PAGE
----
Neonatal massage has been the most helpful for a variety of reasons.  I found the Neonatal Touch and Massage to be easy to demonstrate and teach to parents.  The benefits are seen by parents and staff on the baby relaxation, calmness, decreased stress and preparation to feed were obvious and many remarked about how much the baby enjoyed it.  Babies with NAS were massaged, and considerable relaxation and decreased flexion tone and stress were evident.  Neonatologists have inquired about getting certified in the Neonatal Touch and Massage and I was pleased to pass on information on how to accomplish the goal.  Containment holds and facilitated tuck are a good start but the NTMC is the next step to improve so many areas for a baby such as feeding, weight gain, digestion and decreasing bilirubin and waste, decreasing stress and pain, improved brain maturation immune function, temperature regulation, bone density, neurological development, muscle tone, bonding between parent and baby  and sleep, and decreased lengths of stay.  I am grateful to be certified and am empowered to help NICU babies more than before I was certified.



When attending the Neonatal Touch and Massage course two years ago, one of the concepts that interested me the most was swaddled bathing. Prior to learning this concept, all of my babies were dunked in a bath bucket or scrubbed down on a chucks pad while screaming their heads off. This is how I was taught to bathe babies when I started nursing six years ago, so to learn that I could do it in a manner that is peaceful and neurodevelopmentally friendly was very intriguing to me. I brought this back to my unit and personally began doing this on all my babies. I would do a swaddled sponge bath for my kids on respiratory support and submerge the bigger, more stable babies in a basin while swaddled. I noticed an incredible difference in the response of the infants during their bath times. There was no more flailing and screaming. There was now relaxation and joy. It was not too long after the group of us got back from the course that the skin care committee in our unit was working to change our policy for bathing. This included method and time frame for baths. The skin committee in our unit, also known as the SWAT team, rolled out swaddled baths to our entire unit and even got Turtle Tubs for each community in our unit so they were always available. I helped to educate the staff along-side them so this concept could be rolled out seamlessly. We have been doing swaddled baths in our unit now for well over a year and it is loved by all the babies and even the nurses. My favorite part of completing swaddled baths is doing them with families and teaching them so they can do them at home as well. Just the last shift I worked I taught a single dad who was in our unit with his first baby how to complete this with his baby suffering from Neonatal Abstinence Syndrome. The dad and the baby both loved the bath and I know this will make a huge difference for both of them as they are discharged home on their own.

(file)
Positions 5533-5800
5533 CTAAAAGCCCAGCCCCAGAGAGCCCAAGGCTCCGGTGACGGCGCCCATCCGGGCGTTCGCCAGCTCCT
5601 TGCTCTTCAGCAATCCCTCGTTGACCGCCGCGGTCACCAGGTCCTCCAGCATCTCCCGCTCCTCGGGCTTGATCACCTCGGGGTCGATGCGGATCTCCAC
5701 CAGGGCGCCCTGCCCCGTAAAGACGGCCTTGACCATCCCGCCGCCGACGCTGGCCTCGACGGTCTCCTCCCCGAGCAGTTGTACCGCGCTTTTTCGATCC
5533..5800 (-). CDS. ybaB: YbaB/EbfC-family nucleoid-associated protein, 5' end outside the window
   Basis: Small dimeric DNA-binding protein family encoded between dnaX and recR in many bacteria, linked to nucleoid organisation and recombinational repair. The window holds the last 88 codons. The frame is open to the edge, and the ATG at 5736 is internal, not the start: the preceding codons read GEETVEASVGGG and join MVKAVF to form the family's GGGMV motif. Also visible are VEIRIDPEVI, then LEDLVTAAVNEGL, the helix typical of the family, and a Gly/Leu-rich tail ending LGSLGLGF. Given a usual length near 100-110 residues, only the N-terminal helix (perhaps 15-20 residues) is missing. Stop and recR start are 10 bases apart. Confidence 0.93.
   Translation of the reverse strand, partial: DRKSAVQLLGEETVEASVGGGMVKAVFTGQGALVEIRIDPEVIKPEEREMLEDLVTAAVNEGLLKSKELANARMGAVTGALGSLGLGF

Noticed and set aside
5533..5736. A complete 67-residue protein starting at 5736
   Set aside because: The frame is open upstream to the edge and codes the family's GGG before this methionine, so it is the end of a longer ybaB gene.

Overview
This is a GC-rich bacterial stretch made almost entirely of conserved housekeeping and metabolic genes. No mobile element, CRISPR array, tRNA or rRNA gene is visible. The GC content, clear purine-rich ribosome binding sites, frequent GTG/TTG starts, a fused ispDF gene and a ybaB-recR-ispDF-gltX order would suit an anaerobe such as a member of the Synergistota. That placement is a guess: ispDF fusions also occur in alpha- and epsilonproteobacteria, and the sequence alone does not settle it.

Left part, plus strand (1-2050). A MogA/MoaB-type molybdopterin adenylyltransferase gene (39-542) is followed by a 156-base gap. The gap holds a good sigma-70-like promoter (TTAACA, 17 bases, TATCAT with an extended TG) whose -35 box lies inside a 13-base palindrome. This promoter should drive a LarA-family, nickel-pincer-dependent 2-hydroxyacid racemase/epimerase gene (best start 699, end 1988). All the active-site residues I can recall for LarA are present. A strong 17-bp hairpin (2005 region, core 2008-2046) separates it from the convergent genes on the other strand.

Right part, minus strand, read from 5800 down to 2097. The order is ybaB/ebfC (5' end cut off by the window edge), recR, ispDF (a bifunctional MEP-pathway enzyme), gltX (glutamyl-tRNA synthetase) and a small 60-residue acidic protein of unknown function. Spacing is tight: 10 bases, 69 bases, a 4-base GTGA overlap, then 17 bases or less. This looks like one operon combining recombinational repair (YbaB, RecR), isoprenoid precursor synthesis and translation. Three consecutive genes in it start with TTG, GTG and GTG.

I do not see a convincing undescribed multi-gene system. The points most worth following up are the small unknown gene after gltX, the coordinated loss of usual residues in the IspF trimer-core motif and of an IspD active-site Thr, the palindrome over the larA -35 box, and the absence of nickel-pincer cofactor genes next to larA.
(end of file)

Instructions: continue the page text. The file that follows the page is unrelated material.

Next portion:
Lyndsie Cangelosi, RN, NTMNC